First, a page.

Base-Running: What Went Wrong

Defense and base-running have been major disappointments this year and a few days ago in the comments I looked at which positions had seen declines in improvements from last year.

Arreglo de Gimnasio asked me to do base-running ext, specifically Base Running (BsR), which is Fangraph’s all-encompassing stat that estimates the value of all things on the base path. Last year, the Cardinals collectively were 10th in the Major Leagues with a 4.7 BsR, and this year they are 25th with a -6.6 BsR. That’s bad; it’s the kind of bad that might help explain why the team is underperforming expectations, how they seem to be coming up short.

The first thing to know about the BsR stat is that it is simply the sum of three different statistics which for now I will characterize as stealing basis, avoiding double plays and all other base-running. I’ll be examining each component in more detail later, but for now I’ll make a few observations common to each. First, zero is always average for the league in a given year, so there is always the possibility of some shifts from year to year being the result of league average changing, not player performance. Second, good events (stolen bases, avoiding a double play) accumulate positive value and bad events (not tagging up to take a base) accumulate negative value. Obviously players will mostly likely have good and bad outcomes over the course of the season which is why I think statistics like this are valuable to see the overall trends. Third, the numeric range is slightly different for each stat. Last year, the best generic baserunning team in baseball, the Arizona Diamonbacks, accumulated 18.4 UBR, while the best base-stealing team, the Miama Marlins, accumulated 7.4 wSB. I think this mainly has to do with frequency. A batter on first base has to choose whether or not to steal, but once a ball is put in play, whether it’s an outfield fly ball, or grounder to short stop, the player has to perform. In both cases, there is stat to evaluate whether that performance is below or above average.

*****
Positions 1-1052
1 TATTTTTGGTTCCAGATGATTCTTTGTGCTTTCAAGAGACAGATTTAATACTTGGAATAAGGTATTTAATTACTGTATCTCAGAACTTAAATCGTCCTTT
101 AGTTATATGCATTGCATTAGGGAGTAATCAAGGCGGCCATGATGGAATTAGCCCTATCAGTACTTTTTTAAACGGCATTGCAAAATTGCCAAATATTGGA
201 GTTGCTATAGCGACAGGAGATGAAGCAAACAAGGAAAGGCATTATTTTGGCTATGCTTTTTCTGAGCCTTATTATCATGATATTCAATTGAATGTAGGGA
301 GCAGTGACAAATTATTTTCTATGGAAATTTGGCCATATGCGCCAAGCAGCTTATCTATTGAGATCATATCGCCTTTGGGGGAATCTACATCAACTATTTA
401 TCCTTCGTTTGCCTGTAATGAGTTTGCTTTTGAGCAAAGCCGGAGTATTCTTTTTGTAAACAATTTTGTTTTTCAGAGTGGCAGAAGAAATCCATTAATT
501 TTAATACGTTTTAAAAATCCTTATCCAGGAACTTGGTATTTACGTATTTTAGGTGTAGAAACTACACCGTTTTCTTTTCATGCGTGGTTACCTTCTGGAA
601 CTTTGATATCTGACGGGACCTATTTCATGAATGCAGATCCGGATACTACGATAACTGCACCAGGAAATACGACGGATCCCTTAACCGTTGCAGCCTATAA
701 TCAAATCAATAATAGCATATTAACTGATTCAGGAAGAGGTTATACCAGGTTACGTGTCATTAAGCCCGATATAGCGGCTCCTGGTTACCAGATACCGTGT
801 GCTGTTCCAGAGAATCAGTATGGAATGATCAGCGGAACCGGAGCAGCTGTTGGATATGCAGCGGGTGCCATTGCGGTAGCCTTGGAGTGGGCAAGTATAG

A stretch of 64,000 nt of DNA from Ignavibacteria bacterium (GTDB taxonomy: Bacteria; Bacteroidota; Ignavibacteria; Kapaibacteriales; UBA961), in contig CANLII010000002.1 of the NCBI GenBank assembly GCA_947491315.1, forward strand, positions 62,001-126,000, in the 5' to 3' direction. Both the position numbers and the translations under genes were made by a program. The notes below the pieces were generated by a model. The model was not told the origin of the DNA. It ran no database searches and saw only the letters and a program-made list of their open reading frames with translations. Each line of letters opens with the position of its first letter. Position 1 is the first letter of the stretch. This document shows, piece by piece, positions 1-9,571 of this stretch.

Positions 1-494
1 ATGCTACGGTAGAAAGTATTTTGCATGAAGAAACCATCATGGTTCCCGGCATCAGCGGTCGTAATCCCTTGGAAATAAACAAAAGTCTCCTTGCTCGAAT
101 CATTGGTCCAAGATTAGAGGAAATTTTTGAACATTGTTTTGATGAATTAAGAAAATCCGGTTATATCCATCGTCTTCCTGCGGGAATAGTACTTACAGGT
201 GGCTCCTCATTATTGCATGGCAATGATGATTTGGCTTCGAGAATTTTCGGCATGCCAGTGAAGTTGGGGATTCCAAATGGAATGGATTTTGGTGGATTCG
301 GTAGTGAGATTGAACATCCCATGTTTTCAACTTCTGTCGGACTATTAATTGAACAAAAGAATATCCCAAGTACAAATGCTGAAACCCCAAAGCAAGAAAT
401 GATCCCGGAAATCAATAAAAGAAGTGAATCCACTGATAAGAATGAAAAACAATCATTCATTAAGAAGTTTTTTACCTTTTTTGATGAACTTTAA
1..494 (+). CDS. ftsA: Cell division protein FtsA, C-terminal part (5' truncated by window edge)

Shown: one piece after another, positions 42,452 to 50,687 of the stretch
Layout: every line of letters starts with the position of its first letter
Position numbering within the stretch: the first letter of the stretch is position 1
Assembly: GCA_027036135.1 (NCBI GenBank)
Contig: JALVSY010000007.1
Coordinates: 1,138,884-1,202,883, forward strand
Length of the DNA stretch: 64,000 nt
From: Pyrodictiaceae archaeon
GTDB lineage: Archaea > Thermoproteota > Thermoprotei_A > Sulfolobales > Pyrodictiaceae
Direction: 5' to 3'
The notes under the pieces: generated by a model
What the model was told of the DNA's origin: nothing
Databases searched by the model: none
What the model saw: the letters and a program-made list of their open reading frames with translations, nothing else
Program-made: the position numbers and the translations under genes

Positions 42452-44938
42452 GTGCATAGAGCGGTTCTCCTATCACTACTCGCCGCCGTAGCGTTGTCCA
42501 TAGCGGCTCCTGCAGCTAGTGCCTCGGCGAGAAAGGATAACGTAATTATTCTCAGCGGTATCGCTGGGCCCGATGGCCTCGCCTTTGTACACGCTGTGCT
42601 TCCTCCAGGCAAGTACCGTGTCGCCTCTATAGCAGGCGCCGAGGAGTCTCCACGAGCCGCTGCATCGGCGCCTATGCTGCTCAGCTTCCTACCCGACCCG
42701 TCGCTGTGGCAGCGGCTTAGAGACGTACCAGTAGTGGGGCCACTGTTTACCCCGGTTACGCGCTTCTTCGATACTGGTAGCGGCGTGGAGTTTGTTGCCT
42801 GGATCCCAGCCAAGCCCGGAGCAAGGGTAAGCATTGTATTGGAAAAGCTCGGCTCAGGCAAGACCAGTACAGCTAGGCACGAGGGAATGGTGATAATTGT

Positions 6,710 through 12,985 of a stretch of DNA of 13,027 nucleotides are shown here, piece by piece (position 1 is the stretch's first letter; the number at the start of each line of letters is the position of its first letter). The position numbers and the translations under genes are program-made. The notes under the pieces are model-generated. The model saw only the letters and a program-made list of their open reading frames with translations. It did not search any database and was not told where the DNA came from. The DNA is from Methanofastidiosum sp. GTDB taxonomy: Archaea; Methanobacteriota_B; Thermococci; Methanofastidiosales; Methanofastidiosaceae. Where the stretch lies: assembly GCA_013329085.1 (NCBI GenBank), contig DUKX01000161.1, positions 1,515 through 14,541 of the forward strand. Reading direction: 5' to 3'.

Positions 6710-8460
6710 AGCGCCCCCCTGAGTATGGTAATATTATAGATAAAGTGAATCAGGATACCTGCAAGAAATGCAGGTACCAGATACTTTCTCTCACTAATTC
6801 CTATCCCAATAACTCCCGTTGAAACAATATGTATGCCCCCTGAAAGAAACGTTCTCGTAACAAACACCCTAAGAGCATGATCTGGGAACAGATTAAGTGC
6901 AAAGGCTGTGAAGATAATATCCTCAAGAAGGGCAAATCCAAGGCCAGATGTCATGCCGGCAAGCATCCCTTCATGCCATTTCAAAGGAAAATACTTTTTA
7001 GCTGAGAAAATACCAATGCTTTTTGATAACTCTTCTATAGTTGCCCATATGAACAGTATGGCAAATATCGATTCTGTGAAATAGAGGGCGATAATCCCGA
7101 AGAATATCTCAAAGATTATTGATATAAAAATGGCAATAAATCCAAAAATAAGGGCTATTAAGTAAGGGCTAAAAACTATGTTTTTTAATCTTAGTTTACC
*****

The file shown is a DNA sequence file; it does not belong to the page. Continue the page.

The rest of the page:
Small print: Whenever I refer to 2023 stats, I am referring to the projected year-end totals based upon the assumption that the performance to date (about 60% through the season when I pulled the numbers) continues at the same rate to the end of the year.

Quick Summary:

Cardinals 2022: 2.0 UBR + -0.2 wGDP + 2.9 wSB = 4.7 BsR

Cardinals 2023: -2.9 UBR + -0.5 wGDP + -7.8 wSB = -11.1 BsR

1. Universal Base Running (UBR) This stat measures all non-stolen base-running. Think of it as taking that extra base, tagging up and advancing on a fly ball, or avoiding the double play when running from first to second base on an infield hit. An excellent base-runner is +6 and an awful one is -6. The Cards were thirteenth last year in total UBR and this year are twenty-third. Two of the worst base-runners on the team did not return: Pujols (-4.0 UBR) and Molina (-3.5 UBR), so there should be some addition by subtraction though we also lost Bader (2.6 UBR). Contreras (-1.9 UBR) has replaced some of Molina’s base-running "skill." This year, the team’s worst base-runner is . . . Tommy Edman, who has gone from 3.8 UBR (great) to -2.7 URB (below average or poor). That 6.5 point drop in Edman’s UBR is more than enough to explain the team’s 4.9 drop in UBR. It’s not necessarily fair to lay all of this decline on Edman, but if Edman had maintained last year’s UBR production, this would be a top 5 team in this stat.